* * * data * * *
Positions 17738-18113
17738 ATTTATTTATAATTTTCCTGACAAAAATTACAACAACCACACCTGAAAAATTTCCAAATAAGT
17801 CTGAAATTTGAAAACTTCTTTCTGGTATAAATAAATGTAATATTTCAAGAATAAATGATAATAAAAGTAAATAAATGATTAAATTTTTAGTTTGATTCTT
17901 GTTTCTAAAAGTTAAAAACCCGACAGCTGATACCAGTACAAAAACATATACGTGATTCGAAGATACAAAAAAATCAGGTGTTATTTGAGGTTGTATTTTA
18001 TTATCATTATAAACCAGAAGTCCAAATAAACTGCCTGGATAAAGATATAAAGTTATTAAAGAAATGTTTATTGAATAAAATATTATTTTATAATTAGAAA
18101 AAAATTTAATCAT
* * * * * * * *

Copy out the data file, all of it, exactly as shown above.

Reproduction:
Positions 17738-18113
17738 ATTTATTTATAATTTTCCTGACAAAAATTACAACAACCACACCTGAAAAATTTCCAAATAAGT
17801 CTGAAATTTGAAAACTTCTTTCTGGTATAAATAAATGTAATATTTCAAGAATAAATGATAATAAAAGTAAATAAATGATTAAATTTTTAGTTTGATTCTT
17901 GTTTCTAAAAGTTAAAAACCCGACAGCTGATACCAGTACAAAAACATATACGTGATTCGAAGATACAAAAAAATCAGGTGTTATTTGAGGTTGTATTTTA
18001 TTATCATTATAAACCAGAAGTCCAAATAAACTGCCTGGATAAAGATATAAAGTTATTAAAGAAATGTTTATTGAATAAAATATTATTTTATAATTAGAAA
18101 AAAATTTAATCAT